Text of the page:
John Henderson, solicitor and councillor, has died aged 90.
He was born on July 19, 1924, in Leith and educated at Holy Cross Primary and Academy.
He worked for a short time in the Department of Health in Edinburgh’s Eglinton Crescent before joining the Navy in the middle of the Second World War.
Stationed in Malta, he served on HMS Quilliam, the Q Class destroyer leader, which was deployed in the Mediterranean and then briefly to South Africa before returning to the Med for the Sicily and Salerno landings, during the invasion of southern Italy, in 1943.
In December that year he escaped a horrific incident during a German bombing raid on the Adriatic port of Bari that claimed an estimated 2000 casualties, including all on board a ship with a secret cargo of mustard gas.
Later, he was on one of the massive artificial Mulberry harbours towed across the English Channel to the French beaches to speed up the unloading of troops and equipment on D Day.
He remained in the Navy until the end of the war, returning home to study law at Edinburgh University.
After graduating in 1949, Mr Henderson spent some time in North America where he travelled widely, taught history in Canada for a year and worked for a further year for a bank in the United States.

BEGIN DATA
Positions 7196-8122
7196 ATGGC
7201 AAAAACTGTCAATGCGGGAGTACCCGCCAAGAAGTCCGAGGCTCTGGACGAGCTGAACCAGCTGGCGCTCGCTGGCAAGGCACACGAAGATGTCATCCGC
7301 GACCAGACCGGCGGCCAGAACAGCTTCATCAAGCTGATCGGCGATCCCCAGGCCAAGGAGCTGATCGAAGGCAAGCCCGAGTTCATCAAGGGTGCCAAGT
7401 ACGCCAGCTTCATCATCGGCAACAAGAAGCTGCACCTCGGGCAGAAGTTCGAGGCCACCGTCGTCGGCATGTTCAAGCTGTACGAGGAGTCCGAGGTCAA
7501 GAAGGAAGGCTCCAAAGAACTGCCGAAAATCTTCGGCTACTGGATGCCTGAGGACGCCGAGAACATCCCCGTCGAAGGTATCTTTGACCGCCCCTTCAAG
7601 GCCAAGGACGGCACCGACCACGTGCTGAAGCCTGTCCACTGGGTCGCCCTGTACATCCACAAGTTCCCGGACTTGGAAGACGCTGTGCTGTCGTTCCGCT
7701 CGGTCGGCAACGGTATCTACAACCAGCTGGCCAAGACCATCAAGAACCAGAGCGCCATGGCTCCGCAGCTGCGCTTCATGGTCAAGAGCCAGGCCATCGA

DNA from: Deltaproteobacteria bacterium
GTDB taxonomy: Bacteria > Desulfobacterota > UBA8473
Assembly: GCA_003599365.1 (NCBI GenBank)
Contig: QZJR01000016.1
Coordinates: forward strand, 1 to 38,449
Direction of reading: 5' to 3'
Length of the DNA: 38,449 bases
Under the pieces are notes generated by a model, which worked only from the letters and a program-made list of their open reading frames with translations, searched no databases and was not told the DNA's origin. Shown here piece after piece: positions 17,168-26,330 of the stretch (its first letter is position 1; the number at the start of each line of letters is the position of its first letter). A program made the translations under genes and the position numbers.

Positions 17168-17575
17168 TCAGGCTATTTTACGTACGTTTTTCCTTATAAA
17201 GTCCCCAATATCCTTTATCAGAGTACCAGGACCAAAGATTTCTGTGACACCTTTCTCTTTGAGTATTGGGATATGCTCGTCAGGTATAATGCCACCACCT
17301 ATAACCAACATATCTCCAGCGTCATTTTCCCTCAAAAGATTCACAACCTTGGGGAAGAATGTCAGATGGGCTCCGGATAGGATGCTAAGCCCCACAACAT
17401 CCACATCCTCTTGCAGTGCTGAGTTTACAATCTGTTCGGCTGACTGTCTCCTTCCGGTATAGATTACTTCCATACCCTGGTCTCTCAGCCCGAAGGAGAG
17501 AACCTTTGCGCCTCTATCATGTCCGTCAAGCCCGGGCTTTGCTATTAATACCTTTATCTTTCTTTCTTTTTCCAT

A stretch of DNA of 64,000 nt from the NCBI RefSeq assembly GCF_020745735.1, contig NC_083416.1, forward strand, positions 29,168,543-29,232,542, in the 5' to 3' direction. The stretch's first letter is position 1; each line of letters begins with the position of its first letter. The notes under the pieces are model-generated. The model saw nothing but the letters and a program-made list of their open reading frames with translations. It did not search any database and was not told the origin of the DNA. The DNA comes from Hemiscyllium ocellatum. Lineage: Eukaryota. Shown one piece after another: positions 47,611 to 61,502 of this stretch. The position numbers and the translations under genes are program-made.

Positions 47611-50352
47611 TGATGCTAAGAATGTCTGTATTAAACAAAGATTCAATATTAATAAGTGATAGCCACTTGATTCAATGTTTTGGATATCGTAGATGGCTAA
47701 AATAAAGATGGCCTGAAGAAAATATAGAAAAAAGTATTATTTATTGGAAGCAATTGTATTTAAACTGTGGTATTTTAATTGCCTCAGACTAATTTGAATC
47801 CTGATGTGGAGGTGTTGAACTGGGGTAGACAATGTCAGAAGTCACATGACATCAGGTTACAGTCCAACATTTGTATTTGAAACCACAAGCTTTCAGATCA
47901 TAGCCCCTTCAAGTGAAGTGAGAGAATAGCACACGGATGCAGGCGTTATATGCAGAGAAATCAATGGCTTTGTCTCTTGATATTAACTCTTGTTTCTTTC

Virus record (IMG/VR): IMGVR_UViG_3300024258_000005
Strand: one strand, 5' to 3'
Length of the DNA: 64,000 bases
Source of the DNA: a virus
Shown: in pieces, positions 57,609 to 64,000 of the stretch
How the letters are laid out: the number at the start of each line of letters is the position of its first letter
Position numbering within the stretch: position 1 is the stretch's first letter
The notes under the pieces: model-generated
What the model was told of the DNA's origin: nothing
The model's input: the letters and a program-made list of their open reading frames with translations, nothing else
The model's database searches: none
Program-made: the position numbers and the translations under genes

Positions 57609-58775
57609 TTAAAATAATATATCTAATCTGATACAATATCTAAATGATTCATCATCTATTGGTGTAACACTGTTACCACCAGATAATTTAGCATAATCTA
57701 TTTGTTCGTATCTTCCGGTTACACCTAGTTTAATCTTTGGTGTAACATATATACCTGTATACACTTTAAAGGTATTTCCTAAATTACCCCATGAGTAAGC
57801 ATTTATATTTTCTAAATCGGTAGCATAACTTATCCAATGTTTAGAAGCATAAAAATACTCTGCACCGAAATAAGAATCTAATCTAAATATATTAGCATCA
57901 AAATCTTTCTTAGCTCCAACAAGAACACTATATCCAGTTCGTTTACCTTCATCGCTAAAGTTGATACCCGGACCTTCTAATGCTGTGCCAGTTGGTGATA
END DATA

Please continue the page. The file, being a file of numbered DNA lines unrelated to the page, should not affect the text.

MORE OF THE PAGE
Back in Edinburgh, he set up as a criminal defence agent based on George IV Bridge, where he worked for many years.
A lifelong member of the Labour Party, he served as a councillor on Edinburgh Town Council from 1961-67.
His duties during this time included witnessing the ceremony, in Ramsay Gardens, in April 1965, to extinguish the city’s last gas lamp for the final time. During his time with the local authority he sat on its schools, water and police boards.
He also stood unsuccessfully for Labour in West Aberdeenshire in the 1966 general election.
Mr Henderson retired from practice in the 1980s.
His other interests included European travel – Vienna was a favourite destination – naval and cinema history and in particular the history and development of Edinburgh.
He lived for most of his life in the Grassmarket. A lifelong Catholic – who once drove all the way to Rome in an Austin 7 – he was a supporter of the Maltese Bishop Charles Scicluna though he was also an admirer of churchmen of other faiths, particularly the former Episcopal Bishop of Edinburgh Richard Holloway.
Modest, admirable and intellectually astute until his death, he never married and has no surviving relatives.
A service is being held for him tomorrow at 10.30am at Edinburgh’s Mortonhall Crematorium.